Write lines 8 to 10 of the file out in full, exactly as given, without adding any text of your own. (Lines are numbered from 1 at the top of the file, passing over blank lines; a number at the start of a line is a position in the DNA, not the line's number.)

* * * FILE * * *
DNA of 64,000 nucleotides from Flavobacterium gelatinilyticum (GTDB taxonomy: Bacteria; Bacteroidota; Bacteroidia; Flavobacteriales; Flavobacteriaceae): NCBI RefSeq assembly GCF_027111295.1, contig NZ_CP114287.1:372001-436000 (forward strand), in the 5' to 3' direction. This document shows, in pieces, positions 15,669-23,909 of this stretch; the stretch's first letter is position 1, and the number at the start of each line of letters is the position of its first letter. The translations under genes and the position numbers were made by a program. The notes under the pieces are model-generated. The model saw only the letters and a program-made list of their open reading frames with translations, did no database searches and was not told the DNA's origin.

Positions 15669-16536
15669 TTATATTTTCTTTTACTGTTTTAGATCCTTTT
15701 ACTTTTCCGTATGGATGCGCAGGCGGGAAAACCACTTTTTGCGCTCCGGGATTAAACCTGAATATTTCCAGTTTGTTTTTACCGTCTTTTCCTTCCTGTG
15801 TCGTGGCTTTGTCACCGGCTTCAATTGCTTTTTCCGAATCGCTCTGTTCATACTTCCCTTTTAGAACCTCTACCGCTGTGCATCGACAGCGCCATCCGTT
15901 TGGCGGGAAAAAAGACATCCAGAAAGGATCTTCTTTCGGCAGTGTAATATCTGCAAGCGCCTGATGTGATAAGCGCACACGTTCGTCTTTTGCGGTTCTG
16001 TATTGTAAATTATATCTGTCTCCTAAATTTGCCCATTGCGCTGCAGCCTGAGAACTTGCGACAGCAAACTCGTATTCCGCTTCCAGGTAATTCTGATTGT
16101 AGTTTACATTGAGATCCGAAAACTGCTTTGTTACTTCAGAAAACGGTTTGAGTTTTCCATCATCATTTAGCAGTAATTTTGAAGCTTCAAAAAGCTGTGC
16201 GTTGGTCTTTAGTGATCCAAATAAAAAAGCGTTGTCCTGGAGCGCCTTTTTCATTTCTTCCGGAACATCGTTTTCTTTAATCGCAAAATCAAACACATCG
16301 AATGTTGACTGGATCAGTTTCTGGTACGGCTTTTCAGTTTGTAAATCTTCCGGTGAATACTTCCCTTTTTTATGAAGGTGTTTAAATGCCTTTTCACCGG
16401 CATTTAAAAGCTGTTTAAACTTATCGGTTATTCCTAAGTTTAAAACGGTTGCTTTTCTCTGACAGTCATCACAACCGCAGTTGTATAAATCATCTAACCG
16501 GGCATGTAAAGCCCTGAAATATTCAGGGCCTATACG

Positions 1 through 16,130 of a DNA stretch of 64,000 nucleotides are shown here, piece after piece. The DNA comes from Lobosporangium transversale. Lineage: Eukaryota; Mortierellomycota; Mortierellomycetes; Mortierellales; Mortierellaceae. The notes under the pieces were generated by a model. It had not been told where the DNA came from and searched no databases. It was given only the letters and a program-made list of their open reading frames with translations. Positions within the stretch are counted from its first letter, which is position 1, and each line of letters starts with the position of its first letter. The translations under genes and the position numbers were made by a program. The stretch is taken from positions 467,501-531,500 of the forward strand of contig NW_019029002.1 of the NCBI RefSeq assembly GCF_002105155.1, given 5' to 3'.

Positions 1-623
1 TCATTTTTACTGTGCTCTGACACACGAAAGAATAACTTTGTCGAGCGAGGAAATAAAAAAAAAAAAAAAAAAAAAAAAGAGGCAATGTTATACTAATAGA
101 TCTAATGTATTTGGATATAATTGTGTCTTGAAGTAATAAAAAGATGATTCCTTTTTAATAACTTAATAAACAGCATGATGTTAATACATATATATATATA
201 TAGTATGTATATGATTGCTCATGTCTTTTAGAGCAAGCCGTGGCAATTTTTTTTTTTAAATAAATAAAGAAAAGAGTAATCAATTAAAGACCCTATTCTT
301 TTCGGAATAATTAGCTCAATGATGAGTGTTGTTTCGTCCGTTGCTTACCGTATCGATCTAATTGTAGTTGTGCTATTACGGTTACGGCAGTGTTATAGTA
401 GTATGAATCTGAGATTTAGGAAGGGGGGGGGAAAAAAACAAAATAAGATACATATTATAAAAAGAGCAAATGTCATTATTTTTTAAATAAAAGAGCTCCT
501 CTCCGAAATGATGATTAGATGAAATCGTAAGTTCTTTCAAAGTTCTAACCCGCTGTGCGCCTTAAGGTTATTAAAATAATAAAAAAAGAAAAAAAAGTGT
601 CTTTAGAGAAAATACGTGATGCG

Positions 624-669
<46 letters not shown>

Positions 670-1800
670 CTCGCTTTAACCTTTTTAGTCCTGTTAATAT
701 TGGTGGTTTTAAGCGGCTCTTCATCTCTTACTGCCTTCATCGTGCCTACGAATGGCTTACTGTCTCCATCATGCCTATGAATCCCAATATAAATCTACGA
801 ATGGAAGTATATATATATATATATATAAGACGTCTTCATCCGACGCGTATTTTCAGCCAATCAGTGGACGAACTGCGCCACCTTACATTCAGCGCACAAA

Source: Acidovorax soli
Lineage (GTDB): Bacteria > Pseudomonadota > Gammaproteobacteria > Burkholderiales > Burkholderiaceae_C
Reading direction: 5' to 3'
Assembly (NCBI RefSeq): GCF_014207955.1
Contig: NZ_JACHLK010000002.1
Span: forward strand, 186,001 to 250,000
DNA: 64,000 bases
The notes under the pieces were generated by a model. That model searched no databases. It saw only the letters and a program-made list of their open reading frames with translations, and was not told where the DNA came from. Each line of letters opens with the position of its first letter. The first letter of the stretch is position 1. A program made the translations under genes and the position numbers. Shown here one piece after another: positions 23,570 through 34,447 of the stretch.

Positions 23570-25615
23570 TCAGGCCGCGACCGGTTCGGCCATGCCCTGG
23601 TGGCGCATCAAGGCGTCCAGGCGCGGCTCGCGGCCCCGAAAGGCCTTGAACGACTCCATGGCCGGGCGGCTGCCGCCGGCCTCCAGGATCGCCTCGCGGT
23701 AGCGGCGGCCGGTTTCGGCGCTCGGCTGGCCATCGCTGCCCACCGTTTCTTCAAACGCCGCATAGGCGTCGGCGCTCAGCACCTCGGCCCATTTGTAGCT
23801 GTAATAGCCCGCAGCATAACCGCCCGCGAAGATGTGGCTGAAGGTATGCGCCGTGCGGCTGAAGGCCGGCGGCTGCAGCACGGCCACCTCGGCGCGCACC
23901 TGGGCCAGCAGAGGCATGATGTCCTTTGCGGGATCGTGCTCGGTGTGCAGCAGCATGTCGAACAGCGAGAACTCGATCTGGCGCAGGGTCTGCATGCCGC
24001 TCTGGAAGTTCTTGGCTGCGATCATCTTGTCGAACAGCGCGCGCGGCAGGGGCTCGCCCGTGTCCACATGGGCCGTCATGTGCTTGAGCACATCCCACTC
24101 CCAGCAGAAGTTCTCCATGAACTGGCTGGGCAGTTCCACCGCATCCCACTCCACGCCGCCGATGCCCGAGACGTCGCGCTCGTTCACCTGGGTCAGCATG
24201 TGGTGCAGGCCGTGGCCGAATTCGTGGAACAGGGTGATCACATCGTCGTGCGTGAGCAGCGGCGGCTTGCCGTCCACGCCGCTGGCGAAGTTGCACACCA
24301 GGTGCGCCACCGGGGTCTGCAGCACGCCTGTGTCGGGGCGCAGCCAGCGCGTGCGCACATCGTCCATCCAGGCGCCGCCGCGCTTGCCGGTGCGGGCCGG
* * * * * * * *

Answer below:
16101 AGTTTACATTGAGATCCGAAAACTGCTTTGTTACTTCAGAAAACGGTTTGAGTTTTCCATCATCATTTAGCAGTAATTTTGAAGCTTCAAAAAGCTGTGC
16201 GTTGGTCTTTAGTGATCCAAATAAAAAAGCGTTGTCCTGGAGCGCCTTTTTCATTTCTTCCGGAACATCGTTTTCTTTAATCGCAAAATCAAACACATCG
16301 AATGTTGACTGGATCAGTTTCTGGTACGGCTTTTCAGTTTGTAAATCTTCCGGTGAATACTTCCCTTTTTTATGAAGGTGTTTAAATGCCTTTTCACCGG